For years, AirBnB eluded me. The idea of staying in someone's home, especially if they were living there, baffled me. To be completely honest, I barely like staying in my childhood home with my parents! (Sorry, Mom & Dad!) Being a savvy traveler, it was clear early on that AirBnB was here to stay and a huge hit among travelers.
Being part of the traveler community, I took a chance and booked our first AirBnB in Washington DC with my hubby and parents. We traveled up in July 2016 for our Global Entry interviews and made a weekend out of it. Hotels were my first choice, but to get 2 rooms for 4 people for 3 nights was incredibly expensive and, by a twist of fate, my dad won a $200 gift certificate for AirBnB. The fates aligned and we tried our hand at AirBnB. While it wasn't a terrible experience, it wasn't an overwhelming feeling of "THIS IS SO MUCH BETTER THAN A HOTEL. WHY HAVEN'T WE BEEN DOING THIS FOR AGES!" And that's fine.
Then came our big Germany & France trip. We booked hotels for the whole trip, but looking back, for 6 people, we should have gotten a house together. It would have made so much more sense and given us a lot more flexibility in travel. However, we're big fans of loyalty points and we've been conditioned to feel comfortable in hotels.
Then came New Zealand. Auckland presented itself with an interesting set of challenges as the World Masters Games didn't appear to have enough rooms for attendees and athletes. The other problem was how the hotels in Auckland City Center jacked up the prices of the rooms. What normally would have been $120 NZD per night per room suddenly became $575 per night per room. Don't get me wrong, as a travel & tourism major, hotels have every right to capitalize on the events coming to town, but boy was I annoyed.
Luckily, I turned to the trusty interwebs and searched AirBnB and HomeAway. We had a bit of an issue with AirBnB in New Zealand, but HomeAway, who partners with NZ company BookABach, had a ton of great options. We found a lovely house just 10 minutes from where we needed to be for Dad's weightlifting competition. Through that, we had a great experience and really started to feel how there are some advantages of staying in a home. For example, my Irish family communicates by yelling from room to room - not something you can do in a hotel without disturbing the whole floor.
Once we had our home in NZ nailed down, the hubby and I started thinking about the people who come to our area for business, concerts, and various college functions. We also joked about how much our parents stayed with us and we should start charging them. Suddenly, the hubby's parents announced their intentions to buy a house in our area. Jackpot! Very quickly, we saw the opportunity of being able to make some side money with our lovely guest room. We made a few updates and 2 IKEA trips later, we were ready to host! Or so we thought.
When we started the process of listing our property, we found many decisions we needed to make beyond our nightly price. What time is check in and check out? Do we provide snacks? What amenities do we have? What's near us? Are we going to let guests use our stuff, like our washer/dryer or kitchen appliances? There are a quite a few decisions to make. AirBnB is very easy to use and incredibly helpful in giving you examples and pointing you to support articles and community forums to assist you. With just a bit of effort and a bit more conversation, we had our listing ready to go.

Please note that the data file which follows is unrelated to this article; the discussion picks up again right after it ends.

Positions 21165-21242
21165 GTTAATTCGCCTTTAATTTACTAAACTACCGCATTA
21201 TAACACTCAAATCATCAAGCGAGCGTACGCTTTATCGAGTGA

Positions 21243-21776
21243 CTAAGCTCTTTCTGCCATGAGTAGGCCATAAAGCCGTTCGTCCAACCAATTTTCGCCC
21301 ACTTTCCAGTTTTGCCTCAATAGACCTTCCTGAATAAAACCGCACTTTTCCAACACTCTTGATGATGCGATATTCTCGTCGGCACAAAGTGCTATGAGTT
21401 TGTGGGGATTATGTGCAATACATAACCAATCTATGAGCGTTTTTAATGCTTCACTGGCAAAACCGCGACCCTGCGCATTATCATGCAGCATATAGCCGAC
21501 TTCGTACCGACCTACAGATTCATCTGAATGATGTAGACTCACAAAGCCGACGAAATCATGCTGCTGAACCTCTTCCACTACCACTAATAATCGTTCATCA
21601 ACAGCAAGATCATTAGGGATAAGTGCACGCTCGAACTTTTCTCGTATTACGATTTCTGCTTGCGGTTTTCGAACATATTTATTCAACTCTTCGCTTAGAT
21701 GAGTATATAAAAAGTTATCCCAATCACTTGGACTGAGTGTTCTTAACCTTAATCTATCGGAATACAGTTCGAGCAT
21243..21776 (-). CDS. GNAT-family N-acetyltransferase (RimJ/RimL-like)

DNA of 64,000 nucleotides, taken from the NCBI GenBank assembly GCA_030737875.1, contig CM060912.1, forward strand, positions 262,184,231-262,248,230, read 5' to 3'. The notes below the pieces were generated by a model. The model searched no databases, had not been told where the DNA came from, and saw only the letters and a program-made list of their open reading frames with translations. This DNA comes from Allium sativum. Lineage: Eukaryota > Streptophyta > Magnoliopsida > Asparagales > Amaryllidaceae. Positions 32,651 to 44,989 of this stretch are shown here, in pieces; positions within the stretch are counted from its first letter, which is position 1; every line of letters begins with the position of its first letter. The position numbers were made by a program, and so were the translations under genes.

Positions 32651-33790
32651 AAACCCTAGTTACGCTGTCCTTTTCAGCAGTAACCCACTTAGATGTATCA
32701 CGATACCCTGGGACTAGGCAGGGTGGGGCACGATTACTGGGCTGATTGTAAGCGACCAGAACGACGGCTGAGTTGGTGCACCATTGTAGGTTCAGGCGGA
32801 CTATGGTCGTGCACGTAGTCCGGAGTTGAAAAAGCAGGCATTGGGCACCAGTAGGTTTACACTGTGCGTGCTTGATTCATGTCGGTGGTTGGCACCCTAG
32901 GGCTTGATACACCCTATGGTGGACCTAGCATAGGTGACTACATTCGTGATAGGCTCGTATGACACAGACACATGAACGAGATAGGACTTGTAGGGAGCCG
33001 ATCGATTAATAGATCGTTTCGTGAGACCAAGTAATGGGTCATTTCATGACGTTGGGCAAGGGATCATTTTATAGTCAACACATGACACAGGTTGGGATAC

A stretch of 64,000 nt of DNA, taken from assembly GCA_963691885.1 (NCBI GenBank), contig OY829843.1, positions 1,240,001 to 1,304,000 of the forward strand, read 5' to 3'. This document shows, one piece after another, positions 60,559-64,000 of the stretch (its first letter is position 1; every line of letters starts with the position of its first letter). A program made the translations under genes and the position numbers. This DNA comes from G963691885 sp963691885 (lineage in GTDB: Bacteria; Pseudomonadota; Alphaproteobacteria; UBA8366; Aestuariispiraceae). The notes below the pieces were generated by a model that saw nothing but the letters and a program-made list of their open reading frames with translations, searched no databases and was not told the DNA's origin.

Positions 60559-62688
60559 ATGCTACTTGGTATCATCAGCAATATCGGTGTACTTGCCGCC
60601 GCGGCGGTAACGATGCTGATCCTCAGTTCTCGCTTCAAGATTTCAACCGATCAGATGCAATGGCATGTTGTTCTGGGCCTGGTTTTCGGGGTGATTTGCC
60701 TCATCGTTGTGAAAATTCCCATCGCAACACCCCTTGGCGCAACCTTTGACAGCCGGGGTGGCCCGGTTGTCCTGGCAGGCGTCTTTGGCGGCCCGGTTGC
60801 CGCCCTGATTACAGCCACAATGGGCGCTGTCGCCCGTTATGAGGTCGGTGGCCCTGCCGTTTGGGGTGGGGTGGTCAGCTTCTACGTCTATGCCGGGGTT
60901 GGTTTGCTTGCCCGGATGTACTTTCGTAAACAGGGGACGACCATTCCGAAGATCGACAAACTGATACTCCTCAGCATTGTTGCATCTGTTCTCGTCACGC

But we didn't make it available. Once we had everything ready, we knew my parents would be in town to stay with us leading up to New Zealand and they'd stay with us the night we returned. So, naturally we agreed to wait to list it until after our return. And within a few days, we had our first booking! And then another, and another, and yet another. It was exciting, but very scary. For such risk-averse people, the hubby and I didn't know what to make of this. Were we underpriced? Were we going to get robbed? Why did so many people want to stay with us? Our goal is to attract business people and young professionals coming to downtown Raleigh, and we were getting that in spades.
With each guest, we've learned a good lesson, some more valuable than others. If you're thinking about hosting on AirBnB, here are just a few things to consider.
If you are direct, honest, and open, setting expectations is a cake walk. AirBnB gives you the option to list everything you can possibly think of. You might need to add a few things in the house rules, like "We have 5 cats!" Or if you need/want quiet hours, you can add that. Anything you want to be very clear and specific about needs to be written in the listing. But here's the catch, hardly anyone reads the complete listing. We discovered this after our first guest. Not a problem! We took all of our information, printed it, and put it on a clipboard sitting right on top of the guest bed. We even included a little guide to tell which cats are which and what they like. Genius, right? Well, yes, but again, only if people read it. We discovered some folks were simply moving the clipboard to the desk and never looking at it. This was painfully evident when one of our guests didn't understand how to use the front door key pad and lock. SMH. So, we started explaining everything when the guests checked in, but again, people don't listen. They're trying to come in and get settled and get that icky plane feeling off them. As a last resort, we started communicating all of this information, at least the important bits (entry, exit, parking, check in and check out) through the AirBnB message system.